Djokovic, Murray face question time over dogs, politicians, Buddhists
LONDON — Novak Djokovic and Andy Murray are widely expected to contest Sunday’s Wimbledon final and as the world’s best players are constantly in demand by the media.
After each match, both are required to attend lengthy media conferences where the questions range from the mundane to the mysterious.
AFP Sports looks at some of the gems that Djokovic and Murray have volleyed back at Wimbledon 2013:
On his pet dog, Pierre:
“He’s very important. He’s back home waiting for me. When I come back from my work, first thing I see when I open the door of the house is him. He greets me. That’s a huge joy. I can’t wait to go and see him, if you don’t mind.”
On friendship with actor Kevin Spacey:
“He watched the US Open, Australian Open final. He’s a big tennis fan. I’m really glad to see such a big star. As I said, a very kind man. We stayed in touch ever since.”
On his visits to a Buddhist center in Wimbledon village:
“It’s very calm and quiet, obviously. I stay in a house which is very nearby. This is a place which we all visit. We like Wimbledon and London in general because there’s so many beautiful parks and nature, places which you can call getaways, where during these two weeks of a hectic Grand Slam atmosphere that goes around, so many people, obviously there is huge amount of pressure and stress and everything involved, so you need to have a place where you know you can switch off and recharge your batteries.”
On alleged “Cameron Curse” where the British prime minister’s regular tweets passing on his best wishes to competitors invariably end with them losing:
“What he tweets has absolutely zero bearing on the outcome of my match, zero at all. It’s nice to get messages from the prime minister, but whether I win or not, his tweet has no bearing on that at all. That’s just people trying to make a story out of nothing.”
On media pressure:
“I don’t read the papers and stuff. But there are papers in the locker room, so you see some of the headlines and stuff. It’s not that helpful.”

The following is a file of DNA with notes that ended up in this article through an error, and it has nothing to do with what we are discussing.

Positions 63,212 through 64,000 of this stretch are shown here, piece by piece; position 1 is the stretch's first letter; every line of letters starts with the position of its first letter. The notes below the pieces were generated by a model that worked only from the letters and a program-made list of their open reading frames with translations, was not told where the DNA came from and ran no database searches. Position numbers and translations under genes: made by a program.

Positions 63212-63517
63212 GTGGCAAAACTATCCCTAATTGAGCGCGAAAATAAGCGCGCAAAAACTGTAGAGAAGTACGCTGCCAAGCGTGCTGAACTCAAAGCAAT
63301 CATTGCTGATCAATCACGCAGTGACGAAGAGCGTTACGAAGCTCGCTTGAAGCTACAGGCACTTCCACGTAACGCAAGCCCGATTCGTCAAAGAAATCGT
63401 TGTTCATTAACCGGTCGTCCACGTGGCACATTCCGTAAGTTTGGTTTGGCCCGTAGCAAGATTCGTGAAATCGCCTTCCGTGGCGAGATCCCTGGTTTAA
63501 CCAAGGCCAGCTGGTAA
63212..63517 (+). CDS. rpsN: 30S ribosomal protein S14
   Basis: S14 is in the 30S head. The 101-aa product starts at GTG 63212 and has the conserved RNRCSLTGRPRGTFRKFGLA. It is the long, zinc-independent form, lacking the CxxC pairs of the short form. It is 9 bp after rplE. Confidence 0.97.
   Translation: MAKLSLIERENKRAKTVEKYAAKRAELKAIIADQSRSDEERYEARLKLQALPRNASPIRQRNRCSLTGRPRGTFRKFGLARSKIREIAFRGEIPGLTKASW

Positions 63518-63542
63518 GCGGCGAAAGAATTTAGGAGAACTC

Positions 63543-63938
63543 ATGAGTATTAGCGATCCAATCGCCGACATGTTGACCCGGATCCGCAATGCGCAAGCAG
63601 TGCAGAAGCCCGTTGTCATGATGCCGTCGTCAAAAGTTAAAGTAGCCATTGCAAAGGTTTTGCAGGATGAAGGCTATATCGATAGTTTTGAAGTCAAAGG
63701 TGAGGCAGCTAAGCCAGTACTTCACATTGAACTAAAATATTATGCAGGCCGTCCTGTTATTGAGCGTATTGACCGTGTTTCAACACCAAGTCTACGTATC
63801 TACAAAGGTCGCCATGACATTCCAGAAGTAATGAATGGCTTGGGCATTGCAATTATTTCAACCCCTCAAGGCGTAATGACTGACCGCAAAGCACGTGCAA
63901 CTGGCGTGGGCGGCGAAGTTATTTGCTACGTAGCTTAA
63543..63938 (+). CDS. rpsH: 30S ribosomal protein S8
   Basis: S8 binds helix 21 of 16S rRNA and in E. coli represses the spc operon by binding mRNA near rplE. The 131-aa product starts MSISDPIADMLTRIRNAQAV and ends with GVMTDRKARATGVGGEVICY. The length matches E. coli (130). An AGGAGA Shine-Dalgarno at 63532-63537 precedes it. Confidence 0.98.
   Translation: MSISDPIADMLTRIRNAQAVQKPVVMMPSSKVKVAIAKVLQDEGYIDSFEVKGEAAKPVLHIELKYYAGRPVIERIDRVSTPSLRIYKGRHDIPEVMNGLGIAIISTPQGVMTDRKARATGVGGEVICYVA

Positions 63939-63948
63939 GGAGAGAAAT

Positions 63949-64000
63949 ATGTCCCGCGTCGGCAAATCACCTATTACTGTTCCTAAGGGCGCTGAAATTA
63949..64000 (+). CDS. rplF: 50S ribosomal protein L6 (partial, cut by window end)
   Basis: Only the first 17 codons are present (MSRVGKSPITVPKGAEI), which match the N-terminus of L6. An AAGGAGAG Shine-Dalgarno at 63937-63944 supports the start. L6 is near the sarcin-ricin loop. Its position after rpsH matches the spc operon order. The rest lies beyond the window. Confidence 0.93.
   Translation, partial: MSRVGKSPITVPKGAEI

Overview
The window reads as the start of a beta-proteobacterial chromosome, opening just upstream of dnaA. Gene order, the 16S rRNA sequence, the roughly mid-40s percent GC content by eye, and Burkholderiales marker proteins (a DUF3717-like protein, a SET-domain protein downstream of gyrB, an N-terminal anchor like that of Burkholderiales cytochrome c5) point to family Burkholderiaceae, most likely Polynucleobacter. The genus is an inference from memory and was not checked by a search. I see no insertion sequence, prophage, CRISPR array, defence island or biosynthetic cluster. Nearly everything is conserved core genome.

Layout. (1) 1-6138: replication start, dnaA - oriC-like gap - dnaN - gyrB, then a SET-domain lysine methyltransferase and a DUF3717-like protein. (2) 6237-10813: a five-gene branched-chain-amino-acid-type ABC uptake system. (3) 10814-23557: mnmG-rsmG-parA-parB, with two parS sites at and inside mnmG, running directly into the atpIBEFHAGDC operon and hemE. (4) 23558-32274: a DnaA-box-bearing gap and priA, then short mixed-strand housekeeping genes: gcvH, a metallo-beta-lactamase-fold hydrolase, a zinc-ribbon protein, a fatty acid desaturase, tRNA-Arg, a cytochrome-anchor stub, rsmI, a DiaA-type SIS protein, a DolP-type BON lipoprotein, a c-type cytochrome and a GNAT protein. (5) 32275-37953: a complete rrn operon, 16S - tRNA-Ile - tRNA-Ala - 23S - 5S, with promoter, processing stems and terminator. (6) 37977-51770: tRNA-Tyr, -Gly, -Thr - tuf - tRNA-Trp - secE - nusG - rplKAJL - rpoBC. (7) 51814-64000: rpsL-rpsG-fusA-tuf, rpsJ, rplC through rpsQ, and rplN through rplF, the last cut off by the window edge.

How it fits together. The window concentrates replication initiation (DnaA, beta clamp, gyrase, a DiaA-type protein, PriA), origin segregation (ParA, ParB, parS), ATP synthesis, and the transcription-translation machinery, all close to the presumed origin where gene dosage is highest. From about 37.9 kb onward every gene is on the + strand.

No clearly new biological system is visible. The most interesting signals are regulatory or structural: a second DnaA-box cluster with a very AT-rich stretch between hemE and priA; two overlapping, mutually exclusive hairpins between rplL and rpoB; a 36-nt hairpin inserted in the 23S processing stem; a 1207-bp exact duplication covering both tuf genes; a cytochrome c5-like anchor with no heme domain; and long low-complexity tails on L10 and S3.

On amateur musician Keith Meisner writing a song dedicated to the Scot called “Under The Lights, Song for Andy Murray” which generated over 1.5 million hits on YouTube:
“What do I think of it, the song? I think it’s good. I mean, he’s got a good voice. I’ve known him since I was 10 or 11 years old probably.”
On pre-tournament TV documentary where he discussed the impact of the 1996 shooting massacre at the Scottish primary school which he attended:
“I probably got asked to do it about a year ago, and I said no probably for about seven, eight months. I wasn’t that comfortable with the idea. But the people that were in charge of it were very, very professional. They weren’t intrusive at all. I know Sue Barker (BBC TV Wimbledon anchor) well, too. So I felt comfortable speaking to her, even though I cry every time I speak to her.”
Disclaimer: The comments uploaded on this site do not necessarily represent or reflect the views of management and owner of INQUIRER.net. We reserve the right to exclude comments that we deem to be inconsistent with our editorial standards.
To subscribe to the Philippine Daily Inquirer newspaper in the Philippines, call +63 2 896-6000 for Metro Manila and Metro Cebu or email your subscription request here.
Factual errors? Contact the Philippine Daily Inquirer's day desk. Believe this article violates journalistic ethics? Contact the Inquirer's Reader's Advocate. Or write The Readers' Advocate:
c/o Philippine Daily Inquirer Chino Roces Avenue corner Yague and Mascardo Streets, Makati City,Metro Manila, Philippines Or fax nos. +63 2 8974793 to 94